Mark Glennon  

Posted: July 2nd, 2018 10:15 PM

Well, this is definitely the stupidest thing I've seen in the pension world in a long time, which says a lot. But I'll have to wait to calm down before writing about it. In the meantime, keep slapping yourself on your back, Oak Park.

Nick A Binotti  

Posted: July 2nd, 2018 10:00 PM

According to the CAFR, the discount rate used for the 2017 police pension fund is 6.75%, which is a quarter-point higher than 2016. In pension-speak, the higher the discount rate, the lower the pension liability (the amount we owe) appears to be. According to the "Discount Rate Sensitivity" analysis on the following page, a quarter point increase in the discount rate equals about $6 million, or 25% of the fund gain for the year. In a strong stock market, I'm not sure why any actuary would want use more aggressive assumptions. In fact, there is a strong push in the actuarial community to use discount rates below 6%.

Bruce Kline  

Posted: July 2nd, 2018 9:11 PM

David: absolutely correct. Go ahead let's rain on the parade now rather than later, when everyone will be shocked ... shocked I tell you! This reminds me of the CPS pension scams where actuarial assumptions looked so good well a "holiday" was in order - in fact several "holidays" were in order ... until of course they weren't. You are right, this sounds like a scam to me.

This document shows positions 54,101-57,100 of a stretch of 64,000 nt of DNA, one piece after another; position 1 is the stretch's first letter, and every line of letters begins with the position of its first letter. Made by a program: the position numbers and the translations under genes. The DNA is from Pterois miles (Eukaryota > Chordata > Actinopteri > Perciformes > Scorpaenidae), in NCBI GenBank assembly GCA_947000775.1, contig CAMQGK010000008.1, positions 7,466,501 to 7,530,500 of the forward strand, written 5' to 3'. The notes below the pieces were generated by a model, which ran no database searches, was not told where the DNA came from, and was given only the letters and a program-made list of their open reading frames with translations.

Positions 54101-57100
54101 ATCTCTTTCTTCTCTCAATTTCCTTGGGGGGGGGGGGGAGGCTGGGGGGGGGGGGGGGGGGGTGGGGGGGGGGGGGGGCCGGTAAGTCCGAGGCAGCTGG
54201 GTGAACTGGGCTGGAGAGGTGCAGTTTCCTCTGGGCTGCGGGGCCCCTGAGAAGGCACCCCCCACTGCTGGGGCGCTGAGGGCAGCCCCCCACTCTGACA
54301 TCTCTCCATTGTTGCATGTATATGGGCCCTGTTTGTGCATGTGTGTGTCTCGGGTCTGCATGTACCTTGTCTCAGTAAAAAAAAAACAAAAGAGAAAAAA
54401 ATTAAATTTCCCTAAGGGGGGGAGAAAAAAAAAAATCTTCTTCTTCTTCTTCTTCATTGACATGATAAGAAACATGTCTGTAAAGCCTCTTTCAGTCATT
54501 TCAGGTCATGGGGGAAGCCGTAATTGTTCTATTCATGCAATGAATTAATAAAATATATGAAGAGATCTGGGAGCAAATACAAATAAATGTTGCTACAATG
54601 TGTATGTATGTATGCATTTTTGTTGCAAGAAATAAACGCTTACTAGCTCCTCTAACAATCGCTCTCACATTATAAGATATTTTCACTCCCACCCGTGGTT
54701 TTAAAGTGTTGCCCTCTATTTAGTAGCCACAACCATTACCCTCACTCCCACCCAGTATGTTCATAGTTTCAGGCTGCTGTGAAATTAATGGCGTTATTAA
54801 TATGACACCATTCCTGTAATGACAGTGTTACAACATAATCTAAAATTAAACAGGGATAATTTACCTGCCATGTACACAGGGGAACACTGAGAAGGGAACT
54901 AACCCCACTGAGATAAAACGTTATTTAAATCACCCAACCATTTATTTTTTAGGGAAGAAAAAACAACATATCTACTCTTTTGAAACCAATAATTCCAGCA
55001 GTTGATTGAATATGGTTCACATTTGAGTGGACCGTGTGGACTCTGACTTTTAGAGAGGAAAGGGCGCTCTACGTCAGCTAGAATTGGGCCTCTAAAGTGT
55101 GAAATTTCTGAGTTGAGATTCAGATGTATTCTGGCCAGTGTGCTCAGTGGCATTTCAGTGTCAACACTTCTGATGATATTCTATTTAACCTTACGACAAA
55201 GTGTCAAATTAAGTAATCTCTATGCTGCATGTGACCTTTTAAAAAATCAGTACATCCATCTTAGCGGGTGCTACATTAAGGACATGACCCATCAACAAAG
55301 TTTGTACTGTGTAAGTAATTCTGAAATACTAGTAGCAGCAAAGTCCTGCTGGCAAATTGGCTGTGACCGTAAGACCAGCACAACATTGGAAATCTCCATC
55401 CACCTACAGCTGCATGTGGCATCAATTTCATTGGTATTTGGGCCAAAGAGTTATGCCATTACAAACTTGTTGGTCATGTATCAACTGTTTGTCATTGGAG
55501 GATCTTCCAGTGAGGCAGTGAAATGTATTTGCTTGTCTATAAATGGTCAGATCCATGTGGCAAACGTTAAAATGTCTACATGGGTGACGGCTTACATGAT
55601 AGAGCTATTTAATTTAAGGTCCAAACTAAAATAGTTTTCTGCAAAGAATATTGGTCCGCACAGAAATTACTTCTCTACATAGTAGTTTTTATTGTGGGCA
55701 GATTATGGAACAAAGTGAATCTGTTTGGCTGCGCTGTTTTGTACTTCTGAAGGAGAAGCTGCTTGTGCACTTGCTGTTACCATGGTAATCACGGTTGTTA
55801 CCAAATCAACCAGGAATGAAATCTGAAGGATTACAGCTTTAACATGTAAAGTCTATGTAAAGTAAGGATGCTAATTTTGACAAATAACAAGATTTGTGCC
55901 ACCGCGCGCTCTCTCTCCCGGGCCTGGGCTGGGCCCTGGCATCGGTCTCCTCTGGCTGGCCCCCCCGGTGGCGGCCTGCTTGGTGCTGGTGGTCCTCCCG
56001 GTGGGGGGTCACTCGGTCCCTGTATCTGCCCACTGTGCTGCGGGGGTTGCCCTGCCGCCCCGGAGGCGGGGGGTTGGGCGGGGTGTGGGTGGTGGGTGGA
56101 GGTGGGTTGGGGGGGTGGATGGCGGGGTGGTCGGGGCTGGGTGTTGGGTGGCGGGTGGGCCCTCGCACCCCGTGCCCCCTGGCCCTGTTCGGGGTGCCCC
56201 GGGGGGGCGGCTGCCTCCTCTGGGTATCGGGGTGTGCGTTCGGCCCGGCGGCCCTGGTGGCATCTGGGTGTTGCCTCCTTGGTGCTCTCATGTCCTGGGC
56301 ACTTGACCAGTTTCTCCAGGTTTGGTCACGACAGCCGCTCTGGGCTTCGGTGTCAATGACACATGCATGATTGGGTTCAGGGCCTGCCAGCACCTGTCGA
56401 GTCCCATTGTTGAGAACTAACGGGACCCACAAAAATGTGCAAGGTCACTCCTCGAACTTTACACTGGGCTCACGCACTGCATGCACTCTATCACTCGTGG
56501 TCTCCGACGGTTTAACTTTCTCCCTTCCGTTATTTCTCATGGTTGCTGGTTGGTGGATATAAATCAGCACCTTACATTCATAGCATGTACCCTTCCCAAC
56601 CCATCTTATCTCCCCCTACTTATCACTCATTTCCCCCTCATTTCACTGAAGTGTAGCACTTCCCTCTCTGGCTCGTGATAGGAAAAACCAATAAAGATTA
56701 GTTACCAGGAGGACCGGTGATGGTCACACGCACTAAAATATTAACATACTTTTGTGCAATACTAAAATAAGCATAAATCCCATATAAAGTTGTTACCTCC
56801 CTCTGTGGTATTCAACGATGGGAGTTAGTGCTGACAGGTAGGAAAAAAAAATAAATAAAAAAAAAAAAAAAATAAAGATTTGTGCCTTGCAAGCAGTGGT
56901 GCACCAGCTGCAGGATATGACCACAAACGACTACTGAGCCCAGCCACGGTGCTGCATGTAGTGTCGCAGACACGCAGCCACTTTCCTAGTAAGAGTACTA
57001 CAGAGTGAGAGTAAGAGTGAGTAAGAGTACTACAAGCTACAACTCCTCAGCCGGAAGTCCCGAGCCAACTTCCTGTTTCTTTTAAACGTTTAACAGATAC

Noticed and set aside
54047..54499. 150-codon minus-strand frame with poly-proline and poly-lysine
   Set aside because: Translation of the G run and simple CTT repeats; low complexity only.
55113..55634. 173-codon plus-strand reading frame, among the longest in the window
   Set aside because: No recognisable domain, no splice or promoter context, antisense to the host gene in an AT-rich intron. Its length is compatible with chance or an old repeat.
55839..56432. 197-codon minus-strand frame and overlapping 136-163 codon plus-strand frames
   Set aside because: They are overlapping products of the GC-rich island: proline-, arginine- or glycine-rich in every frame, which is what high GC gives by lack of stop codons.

Jenna Brown Russell  

Posted: July 2nd, 2018 9:04 PM

In 2017, the low risk S&P 500 had 21.2% return, we had financial acumen, extra tax money, and reworked actuary assumptions, and mastered our way to a 20% improvement in fund balances? I mean, it's not the worst news, but hardly inspirational.

Jenna Brown Russell  

Posted: July 2nd, 2018 8:59 PM

In 2017, you had

David Gulbransen  

Posted: July 2nd, 2018 5:59 PM

Hmmm. "...the majority of the change was due to using different assumptions with the new actuary..." Before we call go clapping everyone on the back, a few questions come to mind: 1. Why is there a new actuary? There isn't some "actuary shopping" going on, is there? Finding someone willing to make assumptions that put the situation in a better light? 2. What _are_ the changes in assumptions made? Why were those assumptions changed? The devil is in the details. I don't mean to rain on the parade, but as the saying goes, "There are three kinds of lies: lies, damned lies, and statistics."